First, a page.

Documentary on Local Underage Drinking Premieres Feb. 21

Press Release -- February 11th, 2011

It’s a No-Brainer, a documentary about underage alcohol use among local youth, premieres 7 p.m. Feb. 21 at Court Square Theater in Harrisonburg. Refreshments will be served, and a discussion will follow.

The documentary explores the danger that alcohol poses to adolescent brain development, noted Brian Kelley, PhD, department chair of psychology at Bridgewater College. Dr. Kelley served as project adviser.

“Early exposure to alcohol and abused drugs have the capacity to cause widespread alterations in brain development, placing youth at increased risk for a lifetime of problems with alcohol use and abuse,” Dr. Kelley said.

The film, written, directed and produced by the Strong Families/Great Youth Coalition in collaboration with WHSV TV, involves nearly 50 local youth and adults addressing the public health issue of underage drinking in our community.

“The 2009 Harrisonburg and Rockingham Youth Data Survey indicate the average age of onset for alcohol use in our area is 13.4 years,” said Tonya Osinkoksy, health education awareness coordinator, RMH Community Health, and project director of the Strong Families/Great Youth Coalition. “Additionally, nearly a quarter of all adolescents ages 12-18 in our local area have consumed alcohol in the past 30 days.”

The documentary is funded by a federal grant from the Office of Juvenile Justice and Delinquency Prevention through the Virginia Department of Alcohol Beverage Control. The premiere is made possible through a grant from the Arts Council of the Valley, a donation from Eagle Distributing and catering by Cathy Stewart.

The event is free and open to the public.


2 Responses to “Documentary on Local Underage Drinking Premieres Feb. 21”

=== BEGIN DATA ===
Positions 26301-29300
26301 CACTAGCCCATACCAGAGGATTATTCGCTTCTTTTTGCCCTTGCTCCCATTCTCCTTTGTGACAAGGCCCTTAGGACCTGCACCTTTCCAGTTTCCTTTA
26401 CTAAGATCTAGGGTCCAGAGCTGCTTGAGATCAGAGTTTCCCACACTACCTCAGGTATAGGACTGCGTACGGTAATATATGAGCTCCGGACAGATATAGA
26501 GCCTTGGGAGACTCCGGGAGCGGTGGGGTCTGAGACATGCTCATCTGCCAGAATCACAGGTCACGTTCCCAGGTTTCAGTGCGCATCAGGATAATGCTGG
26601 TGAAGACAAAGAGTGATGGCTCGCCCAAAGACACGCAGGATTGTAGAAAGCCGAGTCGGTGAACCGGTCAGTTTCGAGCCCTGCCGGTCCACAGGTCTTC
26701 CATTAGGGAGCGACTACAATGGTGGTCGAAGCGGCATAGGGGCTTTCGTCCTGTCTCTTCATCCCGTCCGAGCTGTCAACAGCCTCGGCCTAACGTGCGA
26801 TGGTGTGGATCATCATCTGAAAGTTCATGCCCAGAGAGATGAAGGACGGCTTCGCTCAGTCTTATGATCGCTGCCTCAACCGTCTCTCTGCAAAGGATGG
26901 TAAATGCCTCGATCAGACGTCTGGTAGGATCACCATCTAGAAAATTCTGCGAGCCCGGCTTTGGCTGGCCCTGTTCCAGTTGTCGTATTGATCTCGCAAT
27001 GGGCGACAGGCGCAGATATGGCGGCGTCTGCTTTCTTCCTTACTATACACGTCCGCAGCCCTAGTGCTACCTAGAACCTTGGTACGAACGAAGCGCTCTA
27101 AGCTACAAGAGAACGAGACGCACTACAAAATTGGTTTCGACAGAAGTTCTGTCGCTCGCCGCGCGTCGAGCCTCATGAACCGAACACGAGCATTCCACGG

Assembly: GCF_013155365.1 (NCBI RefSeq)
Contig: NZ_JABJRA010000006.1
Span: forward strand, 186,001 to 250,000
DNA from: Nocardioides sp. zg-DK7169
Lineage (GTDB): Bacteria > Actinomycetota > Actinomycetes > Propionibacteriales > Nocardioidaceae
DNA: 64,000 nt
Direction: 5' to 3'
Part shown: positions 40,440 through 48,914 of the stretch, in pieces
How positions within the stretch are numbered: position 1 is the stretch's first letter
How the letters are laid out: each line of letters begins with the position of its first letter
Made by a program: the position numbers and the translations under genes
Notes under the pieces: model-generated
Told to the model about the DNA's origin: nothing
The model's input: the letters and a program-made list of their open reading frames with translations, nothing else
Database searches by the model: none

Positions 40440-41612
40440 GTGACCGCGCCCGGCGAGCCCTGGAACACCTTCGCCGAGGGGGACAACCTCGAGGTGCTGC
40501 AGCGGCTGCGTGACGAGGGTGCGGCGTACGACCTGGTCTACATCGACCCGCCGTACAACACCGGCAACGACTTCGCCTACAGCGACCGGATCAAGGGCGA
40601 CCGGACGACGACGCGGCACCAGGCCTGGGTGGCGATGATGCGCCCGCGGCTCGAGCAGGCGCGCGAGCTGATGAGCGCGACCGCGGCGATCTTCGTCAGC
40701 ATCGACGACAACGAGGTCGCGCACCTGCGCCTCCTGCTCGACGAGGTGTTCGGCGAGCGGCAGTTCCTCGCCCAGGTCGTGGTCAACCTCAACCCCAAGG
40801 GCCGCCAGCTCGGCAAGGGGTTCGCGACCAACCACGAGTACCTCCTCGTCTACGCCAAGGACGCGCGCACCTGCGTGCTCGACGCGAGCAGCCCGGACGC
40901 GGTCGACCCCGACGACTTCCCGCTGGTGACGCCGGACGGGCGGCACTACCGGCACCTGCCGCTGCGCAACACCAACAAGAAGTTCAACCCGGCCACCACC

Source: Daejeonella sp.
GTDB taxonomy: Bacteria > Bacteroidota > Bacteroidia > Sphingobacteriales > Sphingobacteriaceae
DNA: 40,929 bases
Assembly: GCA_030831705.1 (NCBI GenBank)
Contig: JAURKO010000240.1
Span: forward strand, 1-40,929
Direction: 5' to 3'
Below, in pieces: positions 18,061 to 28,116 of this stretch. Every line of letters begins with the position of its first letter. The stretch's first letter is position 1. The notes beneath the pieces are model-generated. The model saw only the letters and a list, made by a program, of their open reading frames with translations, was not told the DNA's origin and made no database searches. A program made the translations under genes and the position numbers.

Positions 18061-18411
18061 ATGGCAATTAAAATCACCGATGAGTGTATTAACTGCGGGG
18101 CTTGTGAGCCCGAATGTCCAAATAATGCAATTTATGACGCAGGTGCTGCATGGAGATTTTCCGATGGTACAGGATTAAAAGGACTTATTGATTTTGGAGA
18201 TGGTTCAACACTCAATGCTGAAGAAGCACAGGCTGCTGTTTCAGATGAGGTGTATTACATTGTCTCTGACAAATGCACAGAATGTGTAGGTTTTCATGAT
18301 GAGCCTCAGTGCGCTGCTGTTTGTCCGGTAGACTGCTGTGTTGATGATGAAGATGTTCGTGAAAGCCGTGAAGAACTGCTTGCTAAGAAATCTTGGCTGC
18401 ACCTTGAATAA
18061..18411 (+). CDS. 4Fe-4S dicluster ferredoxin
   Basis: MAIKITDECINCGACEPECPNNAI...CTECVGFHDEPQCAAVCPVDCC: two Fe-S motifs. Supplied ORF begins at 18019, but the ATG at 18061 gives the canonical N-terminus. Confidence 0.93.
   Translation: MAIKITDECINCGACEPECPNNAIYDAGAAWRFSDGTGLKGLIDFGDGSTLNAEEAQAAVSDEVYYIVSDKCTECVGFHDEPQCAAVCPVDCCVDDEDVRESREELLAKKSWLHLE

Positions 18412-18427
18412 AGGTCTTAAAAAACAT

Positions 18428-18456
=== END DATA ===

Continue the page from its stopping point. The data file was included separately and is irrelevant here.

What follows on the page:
1. betty says:

    Underage drinking operation questioned

    By Lindsay Suchow
    Hudson-Catskill Newspapers
    Friday, February 11, 2011 2:10 AM EST
    At the informal meeting of the Common Council Monday night, a resolution that was to appear before the aldermen for consideration wound up being put on hold due to a need for further consideration as to its benefit.

    The resolution called for approval of additional funding from Catholic Charities to the Hudson Police Department for the enforcement of underage drinking laws.

    “I have some more questions about this,” said Common Council President Don Moore. “I would like the (police) department to elaborate as to why this program is valuable to their enforcement efforts and to the city.”

    Back in December, eight different Hudson establishments that serve alcohol allegedly provided an undercover — and underage — patron with beer. There were nine bars and restaurants that were checked that night, with only one passing the test, authorities said. Eight restaurant workers were charged with first-degree unlawfully dealing with a child, a misdemeanor, and prohibited sale of alcohol.

    At the Common Council police committee meeting Jan. 24, Chief Ellis Richardson presented a resolution which would authorize another $4,100 from Catholic Charities to implement underage drinking law enforcement; the money would be used to “pay overtime salary” for the officers working to enforce the laws, Richardson said.

    According to a press release announcing Catholic Charities being awarded continued funding from the state Office of Alcoholism and Substance Abuse Services via an Enforcing Underage Drinking Laws (EUDL) grant, a major component of the initiative is “to offer free TIPS (Training for Intervention Procedures) training for consumers, retailers, restaurant, and bar owners/employees who serve alcohol. TIPS trains servers, sellers and consumers of alcohol on how to prevent intoxication, drunk driving, and underage drinking.”